The Toxic Smog Crisis in India is Worsened by Delhi’s Congested Roads.

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The Toxic Smog Crisis in India is Worsened by Delhi’s Congested Roads.

Office worker Ashok Kumar spends more time than ever locked in the traffic that clogs New Delhi’s thoroughfares and pollutes the city after decades of commuting on the city’s poor roadways.

The enormous megacity of 20 million people is consistently named as the world’s most polluted capital, with car exhaust being a major contributor to the deadly smog that blankets the skies, particularly in the winter.

Delhi’s patchwork public transportation system is struggling to keep up with the city’s growing population, with huge lines forming outside the city’s subterranean metro stations each evening and overcrowded buses squeezing through congested highways.

“The air was clear when I arrived in Delhi since there were so few cars and bikes on the roads,” Kumar told AFP as he waited for a ride home outside the city’s major bus station.

“However, now everyone owns a car.”

Kumar alternates between commuter buses, private shared taxis, and rickshaws to and from his residence in Delhi’s extreme southern suburbs for over four hours every day.

Kumar, who is 61 years old, is hoping to save enough money to purchase his own scooter and avoid the daily drive.

“Few individuals can afford to squander time on public transportation,” he explained.

According to government statistics, private vehicle registrations have tripled in the last 15 years, with more than 13 million vehicles on the roads of the city.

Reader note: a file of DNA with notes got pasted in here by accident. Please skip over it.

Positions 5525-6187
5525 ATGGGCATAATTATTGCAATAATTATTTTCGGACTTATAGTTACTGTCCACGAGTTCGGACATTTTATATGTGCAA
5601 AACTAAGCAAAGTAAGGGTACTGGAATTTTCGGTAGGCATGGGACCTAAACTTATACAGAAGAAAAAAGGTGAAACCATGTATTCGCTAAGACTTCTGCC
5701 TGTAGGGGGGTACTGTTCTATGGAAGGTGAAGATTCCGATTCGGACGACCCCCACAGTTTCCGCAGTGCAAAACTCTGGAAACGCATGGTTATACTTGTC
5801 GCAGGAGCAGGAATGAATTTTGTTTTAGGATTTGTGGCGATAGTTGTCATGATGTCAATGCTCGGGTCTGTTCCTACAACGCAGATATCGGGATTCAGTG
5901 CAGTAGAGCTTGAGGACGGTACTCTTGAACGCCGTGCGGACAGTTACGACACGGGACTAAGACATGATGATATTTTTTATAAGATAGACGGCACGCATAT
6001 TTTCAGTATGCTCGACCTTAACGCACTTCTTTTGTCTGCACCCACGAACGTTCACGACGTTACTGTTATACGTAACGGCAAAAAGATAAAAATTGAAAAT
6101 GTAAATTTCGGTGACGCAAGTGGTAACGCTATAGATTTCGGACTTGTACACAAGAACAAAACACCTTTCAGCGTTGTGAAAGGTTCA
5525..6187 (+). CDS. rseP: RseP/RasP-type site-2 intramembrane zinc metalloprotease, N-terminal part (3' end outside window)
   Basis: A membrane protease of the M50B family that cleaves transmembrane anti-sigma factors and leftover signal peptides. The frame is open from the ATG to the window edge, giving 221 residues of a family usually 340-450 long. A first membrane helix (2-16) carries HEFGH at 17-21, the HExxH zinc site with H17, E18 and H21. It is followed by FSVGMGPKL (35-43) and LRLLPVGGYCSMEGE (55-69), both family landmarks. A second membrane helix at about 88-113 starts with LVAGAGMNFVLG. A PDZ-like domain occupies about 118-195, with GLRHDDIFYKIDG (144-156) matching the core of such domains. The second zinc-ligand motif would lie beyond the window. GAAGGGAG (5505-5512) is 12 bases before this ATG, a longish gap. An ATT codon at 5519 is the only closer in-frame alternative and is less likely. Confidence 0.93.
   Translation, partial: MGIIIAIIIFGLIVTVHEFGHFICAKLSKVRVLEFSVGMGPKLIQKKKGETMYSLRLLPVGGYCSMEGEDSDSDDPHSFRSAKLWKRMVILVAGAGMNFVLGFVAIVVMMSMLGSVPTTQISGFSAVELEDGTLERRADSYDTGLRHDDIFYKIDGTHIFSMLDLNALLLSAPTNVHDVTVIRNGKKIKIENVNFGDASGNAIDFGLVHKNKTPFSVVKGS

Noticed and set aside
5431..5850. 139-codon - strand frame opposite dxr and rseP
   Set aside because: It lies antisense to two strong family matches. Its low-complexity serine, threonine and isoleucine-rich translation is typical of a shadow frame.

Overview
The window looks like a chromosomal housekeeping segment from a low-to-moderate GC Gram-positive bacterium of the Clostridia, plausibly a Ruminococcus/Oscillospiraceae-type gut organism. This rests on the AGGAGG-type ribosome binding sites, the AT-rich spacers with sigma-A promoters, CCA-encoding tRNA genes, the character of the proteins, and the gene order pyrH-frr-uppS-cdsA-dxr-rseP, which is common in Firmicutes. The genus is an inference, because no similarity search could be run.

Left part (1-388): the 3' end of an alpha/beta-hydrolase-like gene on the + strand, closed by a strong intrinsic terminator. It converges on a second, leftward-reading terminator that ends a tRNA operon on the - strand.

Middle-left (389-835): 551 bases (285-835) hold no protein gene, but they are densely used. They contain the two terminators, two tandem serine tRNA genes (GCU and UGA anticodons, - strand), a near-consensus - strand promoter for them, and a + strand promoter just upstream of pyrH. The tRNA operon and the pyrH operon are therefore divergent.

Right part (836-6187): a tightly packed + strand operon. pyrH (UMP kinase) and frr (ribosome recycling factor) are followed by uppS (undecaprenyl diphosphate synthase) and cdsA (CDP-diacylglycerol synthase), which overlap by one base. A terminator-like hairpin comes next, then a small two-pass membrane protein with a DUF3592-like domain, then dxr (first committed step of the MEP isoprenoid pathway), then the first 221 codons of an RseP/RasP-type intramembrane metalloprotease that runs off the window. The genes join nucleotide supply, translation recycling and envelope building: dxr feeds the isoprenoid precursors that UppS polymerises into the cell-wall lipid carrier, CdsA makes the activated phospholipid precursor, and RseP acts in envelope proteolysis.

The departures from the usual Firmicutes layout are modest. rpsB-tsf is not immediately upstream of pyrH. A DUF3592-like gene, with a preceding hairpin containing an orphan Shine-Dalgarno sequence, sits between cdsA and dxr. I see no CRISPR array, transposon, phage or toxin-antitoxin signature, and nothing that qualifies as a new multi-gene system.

According to the Boston Consulting Group, Delhi drivers spend 1.5 hours more in traffic than drivers in other major Asian cities throughout the year.

However, as the prevailing winds slow and a thick layer of haze falls over the city, the everyday irritation becomes a full-fledged public health disaster, with a spike in hospital admissions from inhabitants straining to breathe.

According to Delhi’s Centre for Science and Environment (CSE), vehicle emissions accounted for more than half of the city’s PM2.5 concentration at the start of November, the tiniest airborne particles most dangerous to human health.

According to a research released by the centre last year, the capital’s public transit ridership has been steadily declining.

Since the turn of the century, when Delhi opened the first links in an underground rail network that today covers more than 250 stations and expands into neighboring satellite cities, infrastructure has improved.

Long distances between metro stops and residential areas, however, are forcing commuters to use private vehicles, according to the CSE.

“The Metro is convenient, yet I still needed something.” The Washington Newsday Brief News is a daily newspaper published in Washington, D.C.

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